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Old 09-12-2008, 10:02 AM   #11
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Originally Posted by pacanis View Post
Good answers so far.
And if you're really feeling ambitious, and your house has a cellar, stick some insulation all around the wood plate that goes around the perimeter, where your floor joists are nailed.
Thankfully that part is already done. Less work for me
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Old 09-12-2008, 10:38 AM   #12
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Thankfully that part is already done. Less work for me
Less itching, too
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Old 09-12-2008, 11:04 AM   #13
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just a wording thing gb, they are called water heaters, not hot water heaters....with some sales people, you'll get much better treatment if you simply call them water heaters
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Old 09-12-2008, 11:07 AM   #14
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LOL thanks for pointing that out Beth. Things like that drive me crazy when other people do them so i am glad you educated me.

I guess what I really should have said was hot water tank.
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Old 09-12-2008, 01:13 PM   #15
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While you are buying the tank insulation, get some for your Air Conditioner too... if you have a central air system.
Insulating the COLD pipes that run from your outside compressor to inside the house is another good way to save some bucks.

And if you get the wrap and tape type of insulating blanket for your heater, have some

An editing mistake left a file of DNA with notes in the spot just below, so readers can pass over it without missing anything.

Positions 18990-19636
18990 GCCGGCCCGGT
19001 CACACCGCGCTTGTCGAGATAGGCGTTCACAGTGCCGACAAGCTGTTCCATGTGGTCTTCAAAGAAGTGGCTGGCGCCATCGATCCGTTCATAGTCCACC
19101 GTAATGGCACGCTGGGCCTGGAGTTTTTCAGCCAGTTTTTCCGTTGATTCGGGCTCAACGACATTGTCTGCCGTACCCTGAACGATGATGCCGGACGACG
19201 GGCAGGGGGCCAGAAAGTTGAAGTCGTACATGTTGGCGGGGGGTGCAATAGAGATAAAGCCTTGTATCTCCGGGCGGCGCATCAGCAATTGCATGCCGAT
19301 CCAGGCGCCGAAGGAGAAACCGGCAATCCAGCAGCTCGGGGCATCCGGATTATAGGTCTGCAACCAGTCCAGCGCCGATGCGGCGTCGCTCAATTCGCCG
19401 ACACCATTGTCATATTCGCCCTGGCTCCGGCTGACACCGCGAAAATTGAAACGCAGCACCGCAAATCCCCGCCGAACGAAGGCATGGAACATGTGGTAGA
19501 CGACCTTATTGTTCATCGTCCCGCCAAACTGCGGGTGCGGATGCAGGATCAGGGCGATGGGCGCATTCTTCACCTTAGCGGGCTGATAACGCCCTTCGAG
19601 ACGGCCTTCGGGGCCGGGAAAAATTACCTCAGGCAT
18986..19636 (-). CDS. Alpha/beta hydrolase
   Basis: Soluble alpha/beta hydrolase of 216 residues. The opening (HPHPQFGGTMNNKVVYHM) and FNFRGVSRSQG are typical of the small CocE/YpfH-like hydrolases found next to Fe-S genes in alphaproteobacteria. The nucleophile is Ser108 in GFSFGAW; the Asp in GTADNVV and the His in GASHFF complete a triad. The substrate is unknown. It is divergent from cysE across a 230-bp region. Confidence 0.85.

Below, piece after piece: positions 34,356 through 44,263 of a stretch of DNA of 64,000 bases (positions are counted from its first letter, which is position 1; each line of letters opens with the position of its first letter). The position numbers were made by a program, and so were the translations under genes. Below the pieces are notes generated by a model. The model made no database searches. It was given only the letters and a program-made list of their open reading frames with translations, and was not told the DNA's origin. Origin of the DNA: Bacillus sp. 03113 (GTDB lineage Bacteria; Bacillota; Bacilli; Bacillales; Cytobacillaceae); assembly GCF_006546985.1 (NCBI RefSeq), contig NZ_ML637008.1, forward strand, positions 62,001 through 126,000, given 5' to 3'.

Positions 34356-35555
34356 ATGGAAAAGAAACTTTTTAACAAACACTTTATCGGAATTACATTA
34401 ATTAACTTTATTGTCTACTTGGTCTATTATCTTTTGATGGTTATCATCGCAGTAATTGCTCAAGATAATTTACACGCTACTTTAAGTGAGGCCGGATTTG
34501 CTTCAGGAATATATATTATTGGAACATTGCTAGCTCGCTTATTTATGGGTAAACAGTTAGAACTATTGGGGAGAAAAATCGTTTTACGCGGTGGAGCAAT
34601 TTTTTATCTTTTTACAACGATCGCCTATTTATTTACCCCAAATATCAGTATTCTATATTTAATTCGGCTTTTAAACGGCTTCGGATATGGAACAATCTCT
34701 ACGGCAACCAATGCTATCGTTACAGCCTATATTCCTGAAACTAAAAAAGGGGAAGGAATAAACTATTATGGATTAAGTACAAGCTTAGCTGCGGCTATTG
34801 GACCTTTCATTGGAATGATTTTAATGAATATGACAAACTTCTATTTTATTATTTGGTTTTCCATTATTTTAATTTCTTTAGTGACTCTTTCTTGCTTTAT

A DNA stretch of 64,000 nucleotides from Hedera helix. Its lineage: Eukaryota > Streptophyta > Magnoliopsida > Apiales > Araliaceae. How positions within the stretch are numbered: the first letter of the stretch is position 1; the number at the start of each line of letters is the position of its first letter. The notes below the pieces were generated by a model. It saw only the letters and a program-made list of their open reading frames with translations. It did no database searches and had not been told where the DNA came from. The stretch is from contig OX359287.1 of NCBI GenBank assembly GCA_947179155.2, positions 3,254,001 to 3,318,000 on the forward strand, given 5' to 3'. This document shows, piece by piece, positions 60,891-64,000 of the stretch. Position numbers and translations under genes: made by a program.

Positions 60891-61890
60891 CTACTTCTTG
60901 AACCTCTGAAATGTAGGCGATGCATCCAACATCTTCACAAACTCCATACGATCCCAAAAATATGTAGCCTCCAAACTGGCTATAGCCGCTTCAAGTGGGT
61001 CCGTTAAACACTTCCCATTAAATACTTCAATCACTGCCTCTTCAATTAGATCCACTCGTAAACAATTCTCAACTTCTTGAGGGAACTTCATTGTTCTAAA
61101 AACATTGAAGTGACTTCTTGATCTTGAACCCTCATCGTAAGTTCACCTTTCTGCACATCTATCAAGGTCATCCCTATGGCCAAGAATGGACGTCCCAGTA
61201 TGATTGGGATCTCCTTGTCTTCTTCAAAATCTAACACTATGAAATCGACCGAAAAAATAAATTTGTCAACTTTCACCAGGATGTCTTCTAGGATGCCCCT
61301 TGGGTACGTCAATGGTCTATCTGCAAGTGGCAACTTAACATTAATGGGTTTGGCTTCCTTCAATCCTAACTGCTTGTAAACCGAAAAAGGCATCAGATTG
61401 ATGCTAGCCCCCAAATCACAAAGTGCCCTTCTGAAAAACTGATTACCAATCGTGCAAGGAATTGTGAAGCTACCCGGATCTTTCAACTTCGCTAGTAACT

duct tape handy. The tape supplied with the brand I got was absolutely worthless.
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Old 09-12-2008, 01:35 PM   #16
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Just remember, things still have to breathe.

For example, several years ago waterproof jackets where completely water resistant. The issue was that as water could not get in, it could not get out, and the sweating became an issue for the wearer. That brought on the wave of Gortex products.

Many of the best insulations kits are spongy, with many swiss-cheese holes. Basements are damp, and a house "breathes" as the temperatures rise and fall with day and night, and then the change of seaons.

My Dad was the executive engineer for Master Lock. He had the same concerns, and like everything he did, he investigated it to death--both in terms of performance, but also in terms of cost.

He chose long slats of hard styerofoam, and affixed them around the tank leaving small gaps. He did wrap pipes, but only in places where the pipes would "weep" during temperature changes.

They lived in that house for 30 years and never had a damp basement, but lots of hot water and functional central air.
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